I turned down an offer to write a Proust biography in 2006. I didn't want to write on the writer, having spent several years drowning in his book while I swam my way through a doctorate.
Why so snotty about biography?
I had been indoctrinated as an undergraduate with the idea of focusing exclusively on reading text — privileging close reading to the exclusion of history, whether personal or contextual. In fact I was taught to despise history and biography as being unworthy of study in their own right, in order to bring the study of language further into the light. This was the late 1980s, the heyday of critical theory.
It was assumed, firstly, that I would just know historical and biographical facts, and secondly, that they were of a lower order of knowledge than interpretations of the text. There was such a debate about the valency, credibility and construction of historical perspective, that I was able to wriggle through university history-free. It shocked my history-loving mother.
I did read several biographies of Proust once I was swimming in aforementioned doctorate, although I went on despising them, and pretending I hadn't read them.
Bit like pretending one doesn't look things up on Wikipedia.
Again, why so snotty about biography?
Well, if I'm honest, there's definitely a part of me that can't stomach Proust's actual leisured, wealthy life, illnesses and complex sexuality, although I can intellectualize with the best of them about the polymorphic properties of sex as they are represented in A la recherche.
Ultimately I shy away from Proust's practice later on in life of watching rats fight with each other in order for him to achieve orgasm. Proust was an idol and an inspiration as a writer — I had feet of clay when it came to rats. It was a truth I would rather not have known about the writer, and I can't decide whether or not it impacts on my understanding of A la recherche, or its moral worth.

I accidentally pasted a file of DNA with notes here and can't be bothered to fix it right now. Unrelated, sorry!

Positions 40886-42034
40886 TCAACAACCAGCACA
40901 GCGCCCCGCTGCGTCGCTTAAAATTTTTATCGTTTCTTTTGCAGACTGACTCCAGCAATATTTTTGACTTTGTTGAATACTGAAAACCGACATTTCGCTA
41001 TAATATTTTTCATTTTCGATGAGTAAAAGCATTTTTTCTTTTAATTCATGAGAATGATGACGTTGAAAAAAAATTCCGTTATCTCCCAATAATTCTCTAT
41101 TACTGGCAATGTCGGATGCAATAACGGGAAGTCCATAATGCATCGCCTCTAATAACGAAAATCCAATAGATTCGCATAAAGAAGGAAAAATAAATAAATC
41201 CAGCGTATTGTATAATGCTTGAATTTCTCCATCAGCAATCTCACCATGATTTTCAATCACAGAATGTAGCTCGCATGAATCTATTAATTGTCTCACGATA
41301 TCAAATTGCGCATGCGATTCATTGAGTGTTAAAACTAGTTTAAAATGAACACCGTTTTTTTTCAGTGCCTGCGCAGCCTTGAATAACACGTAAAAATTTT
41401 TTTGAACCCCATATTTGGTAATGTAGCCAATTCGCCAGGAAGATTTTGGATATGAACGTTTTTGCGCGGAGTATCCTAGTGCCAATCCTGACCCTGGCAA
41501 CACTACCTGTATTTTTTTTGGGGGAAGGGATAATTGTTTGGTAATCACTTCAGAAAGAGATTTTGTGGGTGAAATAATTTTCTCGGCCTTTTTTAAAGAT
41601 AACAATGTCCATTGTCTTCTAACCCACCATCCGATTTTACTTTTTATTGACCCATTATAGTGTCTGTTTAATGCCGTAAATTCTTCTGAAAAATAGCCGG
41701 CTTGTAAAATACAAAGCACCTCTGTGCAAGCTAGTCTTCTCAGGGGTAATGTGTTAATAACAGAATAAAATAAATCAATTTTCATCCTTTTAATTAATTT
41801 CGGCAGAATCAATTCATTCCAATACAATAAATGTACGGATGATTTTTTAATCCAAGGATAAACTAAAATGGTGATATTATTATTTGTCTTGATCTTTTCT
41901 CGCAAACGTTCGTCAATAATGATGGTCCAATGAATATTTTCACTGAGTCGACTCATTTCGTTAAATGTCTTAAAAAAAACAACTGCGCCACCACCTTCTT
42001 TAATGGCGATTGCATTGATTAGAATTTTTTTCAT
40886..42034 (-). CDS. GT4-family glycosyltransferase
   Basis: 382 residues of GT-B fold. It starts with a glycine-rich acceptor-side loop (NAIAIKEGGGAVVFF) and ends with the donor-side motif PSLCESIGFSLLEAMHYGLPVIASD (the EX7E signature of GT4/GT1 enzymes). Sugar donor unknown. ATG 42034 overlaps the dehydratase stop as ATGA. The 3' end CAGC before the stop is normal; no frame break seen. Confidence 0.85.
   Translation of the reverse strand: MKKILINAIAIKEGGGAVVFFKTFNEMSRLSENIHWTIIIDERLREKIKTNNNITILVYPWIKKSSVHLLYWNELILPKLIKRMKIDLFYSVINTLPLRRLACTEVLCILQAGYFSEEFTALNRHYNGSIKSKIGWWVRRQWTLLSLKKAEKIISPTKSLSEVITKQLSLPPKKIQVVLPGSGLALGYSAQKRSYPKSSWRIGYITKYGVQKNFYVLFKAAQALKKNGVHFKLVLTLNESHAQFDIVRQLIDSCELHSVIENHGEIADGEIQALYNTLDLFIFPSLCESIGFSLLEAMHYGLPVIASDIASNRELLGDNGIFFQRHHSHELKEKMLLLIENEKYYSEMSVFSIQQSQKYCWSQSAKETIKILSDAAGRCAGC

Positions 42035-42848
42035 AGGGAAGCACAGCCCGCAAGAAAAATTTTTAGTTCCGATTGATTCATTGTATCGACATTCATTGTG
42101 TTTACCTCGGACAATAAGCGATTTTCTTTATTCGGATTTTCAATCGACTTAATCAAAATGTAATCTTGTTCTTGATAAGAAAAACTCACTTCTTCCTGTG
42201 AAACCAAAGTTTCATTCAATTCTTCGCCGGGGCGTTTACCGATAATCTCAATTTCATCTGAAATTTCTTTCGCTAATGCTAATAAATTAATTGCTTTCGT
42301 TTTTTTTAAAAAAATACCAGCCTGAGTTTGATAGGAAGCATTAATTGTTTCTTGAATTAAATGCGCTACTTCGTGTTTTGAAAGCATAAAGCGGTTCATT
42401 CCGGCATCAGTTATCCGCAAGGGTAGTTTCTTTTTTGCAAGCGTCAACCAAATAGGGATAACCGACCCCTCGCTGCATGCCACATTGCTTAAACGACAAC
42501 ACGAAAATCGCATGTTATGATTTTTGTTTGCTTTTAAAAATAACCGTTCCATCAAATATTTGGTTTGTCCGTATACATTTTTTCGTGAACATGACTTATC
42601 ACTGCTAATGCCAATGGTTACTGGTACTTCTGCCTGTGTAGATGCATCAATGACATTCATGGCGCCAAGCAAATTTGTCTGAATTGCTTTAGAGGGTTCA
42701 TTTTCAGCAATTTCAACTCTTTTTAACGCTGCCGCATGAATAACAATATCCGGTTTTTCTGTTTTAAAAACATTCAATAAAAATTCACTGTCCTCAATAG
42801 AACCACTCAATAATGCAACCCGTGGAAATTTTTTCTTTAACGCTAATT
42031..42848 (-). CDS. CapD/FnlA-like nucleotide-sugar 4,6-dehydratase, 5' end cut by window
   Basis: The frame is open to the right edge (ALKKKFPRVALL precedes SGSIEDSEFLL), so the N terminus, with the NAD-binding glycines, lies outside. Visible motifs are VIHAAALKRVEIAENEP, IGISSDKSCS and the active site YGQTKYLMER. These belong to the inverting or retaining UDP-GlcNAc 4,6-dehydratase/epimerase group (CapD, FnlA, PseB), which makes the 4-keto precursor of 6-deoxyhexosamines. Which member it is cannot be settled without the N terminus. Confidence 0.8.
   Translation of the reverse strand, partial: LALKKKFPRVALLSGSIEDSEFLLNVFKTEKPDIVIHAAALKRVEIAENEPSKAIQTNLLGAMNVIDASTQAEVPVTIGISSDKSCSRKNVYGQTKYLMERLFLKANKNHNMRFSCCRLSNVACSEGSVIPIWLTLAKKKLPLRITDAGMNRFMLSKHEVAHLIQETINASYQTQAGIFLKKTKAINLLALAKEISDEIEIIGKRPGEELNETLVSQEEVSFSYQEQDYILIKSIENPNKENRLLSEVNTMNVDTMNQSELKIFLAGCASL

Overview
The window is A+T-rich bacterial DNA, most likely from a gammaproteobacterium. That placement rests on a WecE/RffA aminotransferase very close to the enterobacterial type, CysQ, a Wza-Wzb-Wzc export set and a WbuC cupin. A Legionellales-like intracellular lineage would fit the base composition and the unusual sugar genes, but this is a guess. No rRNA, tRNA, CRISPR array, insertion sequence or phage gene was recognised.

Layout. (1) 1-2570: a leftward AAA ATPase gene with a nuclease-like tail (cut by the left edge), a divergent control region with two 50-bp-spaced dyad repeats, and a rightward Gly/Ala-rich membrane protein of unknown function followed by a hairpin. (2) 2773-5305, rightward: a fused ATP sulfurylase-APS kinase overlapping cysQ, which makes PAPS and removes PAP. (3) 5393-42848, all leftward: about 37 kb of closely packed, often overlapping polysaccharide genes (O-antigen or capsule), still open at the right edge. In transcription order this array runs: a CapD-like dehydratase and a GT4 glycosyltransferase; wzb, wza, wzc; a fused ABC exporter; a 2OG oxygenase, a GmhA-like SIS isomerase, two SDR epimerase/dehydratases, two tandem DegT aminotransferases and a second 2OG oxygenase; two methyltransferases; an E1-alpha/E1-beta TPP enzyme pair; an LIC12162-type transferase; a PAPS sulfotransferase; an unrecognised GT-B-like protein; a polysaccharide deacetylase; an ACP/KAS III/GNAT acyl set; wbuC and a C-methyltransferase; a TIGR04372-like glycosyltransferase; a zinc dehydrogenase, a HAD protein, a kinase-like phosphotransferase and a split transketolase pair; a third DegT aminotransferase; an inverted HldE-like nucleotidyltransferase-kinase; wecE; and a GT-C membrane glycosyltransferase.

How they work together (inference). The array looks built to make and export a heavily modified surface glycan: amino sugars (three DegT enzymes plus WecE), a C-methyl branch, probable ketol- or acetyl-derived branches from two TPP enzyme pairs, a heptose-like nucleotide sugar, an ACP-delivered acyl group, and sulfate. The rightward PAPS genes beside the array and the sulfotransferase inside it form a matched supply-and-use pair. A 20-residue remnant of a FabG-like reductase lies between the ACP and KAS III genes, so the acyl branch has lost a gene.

In a similar way it's hard to decide whether right-wing German philosophers like Heidegger or critics like Paul de Man should be thrown out of the syllabus.
Is that a compelling reason to be snotty about biography?
My one watertight defence is that Proust himself argued against looking for analogues in the life of its writer in order to explain a book. In fact, this is the very wellspring of A la recherche. His novel began life as an essay against the literary critic Sainte-Beuve, written in the form of a conversation with his mother. Characters started to emerge within this essay, and he put the novel together as a series of stitched-together sketches. Structure emerged.
Recently, however, my thinking on all this has been challenged, as I struggle away with my own writing.
I have been reading Robert Douglas-Fairhurst's outstanding critical biography of Dickens, and have realized for the first time (ignoramus that I am) that his novels emerged out of sketch writing. He started in life as a jobbing writer and journo, started to get known as Boz, for writing sketches and observations of London Life (he was a blogger, essentially), and out of that characters emerged, to whom readers responded by asking for more. So much about his practice was a relationship and response to readers in real time, plus a very high degree of self-performance.
I came to realize that it is very useful to a writer (a wouldbe writer) to read about a writer's creative practice -- what real writers actually do to get their stuff written.
More recently still, Rachel Cusk has written a perceptive and intelligent piece in the Guardian on the rise of the creative writing course, and the justification for including such courses within 'the academy'.
She takes issue with the argument against them, that 'creative writing can't be taught'. This is the same argument that has always beset literary criticism: that 'taste' cannot be taught.
In French studies in the 1980s, the desire to level the playing field against charges that it was elitist constituted a vulnerability, which gradually allowed critical theory to ossify the subject, rendering the study of texts sterile, in the effort to make close reading somehow objective.
What was great about studying French literature when I did was that it seemed in the vanguard of critical thought, and grain by grain, through arguments and bits of reading, I learnt to appraise whatever text came my way. What came with this, however, was the inability to read my own writing with anything other than a critical eye — and this is where I would have cherished the communality that Rachel Cusk describes. I was constantly searching out whatever was creative about studying literature and thought, and actually found the outlet in innumerable (probably terrible, though I loved them) plays as an undergraduate. The creative writing course — there was only the UEA's MA in existence when I left college in 1991 — would have fused the critic and the actress in me, and been a panacea to both.
Ah well. I'll just have to set up my own.